Music education in primary schools

Music education in primary schools

There is growing concern for the state of music education in the UK. Australia offers some practical solutions. This year, three high-profile reports* have highlighted diminishing funds and support for music education, and de-prioritisation of its role in education, both inside and outside of school. This is worrying because there is much evidence that early positive experiences in music education have profound effects on children. Not only can they help to establish a lifelong interest in music, they can also improve overall educational outcomes and physical and mental wellbeing.

"In Australia I witnessed a commitment to giving primary-aged children a high-quality music education."

One in five primary school teachers report that there is no regular music lesson for their class and that, even where there are music lessons, only 44 per cent of these are delivered by a music specialist.* The pressure placed on primary schools to measure success only by their SATs results is likely to be a reason for the low priority given to music education.**

Schools that serve children from socially and economically disadvantaged backgrounds, such as the state primary in East London where I work, find it particularly hard to deliver good quality music education. They often lack enough funding to offer one-to-one tuition or ensemble playing classes, and the situation is exacerbated by a pressure to prioritise English and Maths learning.

In 2016, I travelled to Australia on a Churchill Fellowship to spend time with successful music programmes for children who experience some form of educational disadvantage. I visited Moorambilla Voices (a choir and performing arts group for children from remote parts of rural South Wales) and the Melbourne Symphony Orchestra’s Pizzicato Effect Programme (where children experiencing socio-economic disadvantage are given the opportunity to learn stringed instruments).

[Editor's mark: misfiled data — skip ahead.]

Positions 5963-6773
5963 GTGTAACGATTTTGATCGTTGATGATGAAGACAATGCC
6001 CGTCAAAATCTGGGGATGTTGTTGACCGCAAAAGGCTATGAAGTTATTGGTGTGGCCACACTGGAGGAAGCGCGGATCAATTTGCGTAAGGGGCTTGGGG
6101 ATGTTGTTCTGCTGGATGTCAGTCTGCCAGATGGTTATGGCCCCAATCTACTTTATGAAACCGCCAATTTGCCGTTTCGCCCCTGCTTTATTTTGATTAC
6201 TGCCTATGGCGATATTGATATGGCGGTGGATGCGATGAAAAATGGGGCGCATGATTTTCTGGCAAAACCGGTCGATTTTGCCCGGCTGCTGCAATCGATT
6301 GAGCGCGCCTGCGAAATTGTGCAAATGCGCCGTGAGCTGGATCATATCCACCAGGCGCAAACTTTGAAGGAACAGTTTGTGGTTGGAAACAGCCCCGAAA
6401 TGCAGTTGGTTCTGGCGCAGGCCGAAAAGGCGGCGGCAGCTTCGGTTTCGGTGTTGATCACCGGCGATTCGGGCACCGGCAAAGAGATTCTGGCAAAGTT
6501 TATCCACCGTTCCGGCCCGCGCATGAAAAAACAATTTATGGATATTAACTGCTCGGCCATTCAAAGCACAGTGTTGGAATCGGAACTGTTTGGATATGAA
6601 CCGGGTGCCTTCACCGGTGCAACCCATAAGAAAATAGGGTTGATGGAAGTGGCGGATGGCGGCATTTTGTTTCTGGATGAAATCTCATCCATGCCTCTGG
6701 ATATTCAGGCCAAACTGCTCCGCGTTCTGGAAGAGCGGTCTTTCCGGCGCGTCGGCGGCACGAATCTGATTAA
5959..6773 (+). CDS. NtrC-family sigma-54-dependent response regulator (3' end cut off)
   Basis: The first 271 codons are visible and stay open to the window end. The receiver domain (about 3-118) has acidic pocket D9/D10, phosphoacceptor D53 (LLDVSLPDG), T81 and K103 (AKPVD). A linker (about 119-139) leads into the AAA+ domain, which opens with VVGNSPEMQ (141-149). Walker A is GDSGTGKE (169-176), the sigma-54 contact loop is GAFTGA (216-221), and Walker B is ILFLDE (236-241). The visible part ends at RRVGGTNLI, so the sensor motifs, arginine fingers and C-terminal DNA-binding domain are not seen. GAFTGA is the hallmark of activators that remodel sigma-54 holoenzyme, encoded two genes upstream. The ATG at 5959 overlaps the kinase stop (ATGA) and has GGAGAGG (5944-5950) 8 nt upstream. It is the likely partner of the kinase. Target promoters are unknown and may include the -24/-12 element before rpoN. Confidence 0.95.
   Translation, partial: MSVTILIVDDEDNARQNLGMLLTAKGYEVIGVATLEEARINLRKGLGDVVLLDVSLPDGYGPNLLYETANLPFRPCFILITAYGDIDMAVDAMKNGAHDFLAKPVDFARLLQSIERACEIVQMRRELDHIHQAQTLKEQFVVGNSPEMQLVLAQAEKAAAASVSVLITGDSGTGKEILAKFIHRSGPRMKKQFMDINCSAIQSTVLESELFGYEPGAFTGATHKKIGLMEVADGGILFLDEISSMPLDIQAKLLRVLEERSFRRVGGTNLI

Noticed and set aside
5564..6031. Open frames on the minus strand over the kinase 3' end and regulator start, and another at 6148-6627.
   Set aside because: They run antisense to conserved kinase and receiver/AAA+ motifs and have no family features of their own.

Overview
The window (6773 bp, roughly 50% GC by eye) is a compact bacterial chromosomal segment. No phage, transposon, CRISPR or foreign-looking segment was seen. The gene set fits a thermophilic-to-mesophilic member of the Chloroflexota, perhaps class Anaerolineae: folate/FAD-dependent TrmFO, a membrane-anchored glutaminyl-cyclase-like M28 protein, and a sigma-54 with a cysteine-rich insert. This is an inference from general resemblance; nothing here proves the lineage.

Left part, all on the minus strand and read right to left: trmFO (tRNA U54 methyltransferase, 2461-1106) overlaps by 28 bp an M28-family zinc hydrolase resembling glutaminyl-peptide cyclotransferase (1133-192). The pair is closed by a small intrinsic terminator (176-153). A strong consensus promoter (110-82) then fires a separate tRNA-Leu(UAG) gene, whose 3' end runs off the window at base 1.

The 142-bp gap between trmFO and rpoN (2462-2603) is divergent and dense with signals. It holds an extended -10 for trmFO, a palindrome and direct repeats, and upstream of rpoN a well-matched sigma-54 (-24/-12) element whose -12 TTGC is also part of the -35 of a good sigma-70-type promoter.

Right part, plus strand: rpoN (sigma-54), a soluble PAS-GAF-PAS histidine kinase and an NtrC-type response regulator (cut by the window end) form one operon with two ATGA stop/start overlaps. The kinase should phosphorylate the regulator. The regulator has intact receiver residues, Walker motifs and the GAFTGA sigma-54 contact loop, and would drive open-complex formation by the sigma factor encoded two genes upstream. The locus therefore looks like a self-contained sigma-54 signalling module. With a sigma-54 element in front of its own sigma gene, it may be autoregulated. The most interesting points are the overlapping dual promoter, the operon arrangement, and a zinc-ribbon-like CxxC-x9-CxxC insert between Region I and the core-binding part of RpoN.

I also spent time with schools practicing an approach to music education called Musical Futures (where the teacher facilitates students to develop rock-band skills), and with a teacher practicing the Orff Approach (a style of music education that involves the child themselves leading the direction their learning takes).

At Moorambilla Voices, I was struck by the choir leader’s high expectations for the children. They were given sheet music to follow whilst being taught aurally, helping them to organically develop an understanding of written notation. There was no sense of notation-reading being a skill for more 'gifted' children - it was part of the practice in which all were engaged.

Another highlight was seeing how the teacher practicing the Orff Approach created a musical space co-owned by the children. As well as being allowed to use instruments freely to explore their musical creativity, they were taught to care for and respect the instruments. The children even instructed me on how to assemble and put them away.

Australia is a country with varying levels of state funding and curriculum support for music-education but, in all four programmes that I visited, I witnessed a commitment to giving primary-aged children a high-quality music education. I consistently experienced positivity among educators about their potential impact, a determination not to let limited resources diminish the quality of the children’s experience, and a collaborative and supportive culture.

Back in the UK, it is easy to despair about the apparent decline in support for music education. However, amid some depressing statistics, there are beacons of hope. A new independent national curriculum for music is in the pipeline, designed to be taught by both specialist and non-specialist teachers. Additionally, a new Ofsted inspection framework will place more value on ‘non-core’ subjects such as performing arts.

Meanwhile, for the individual teacher or school leader looking to improve their music curriculum, some practical and low-cost solutions inspired by the practice I witnessed in Australia could be considered: a passionate but under-confident teacher’s spark can be lit with basic training and mentoring from more experienced colleagues in other local schools; senior leadership can assign short but regular amounts of protected time for musical learning. Committing to practices like these could see children leaving primary school with the foundations in place for a lifelong love of music.

Footnotes: * See; ** See


The views and opinions expressed by any Fellow are those of the Fellow and not of the Churchill Fellowship or its partners, which have no responsibility or liability for any part of them.


Newsletter Sign Up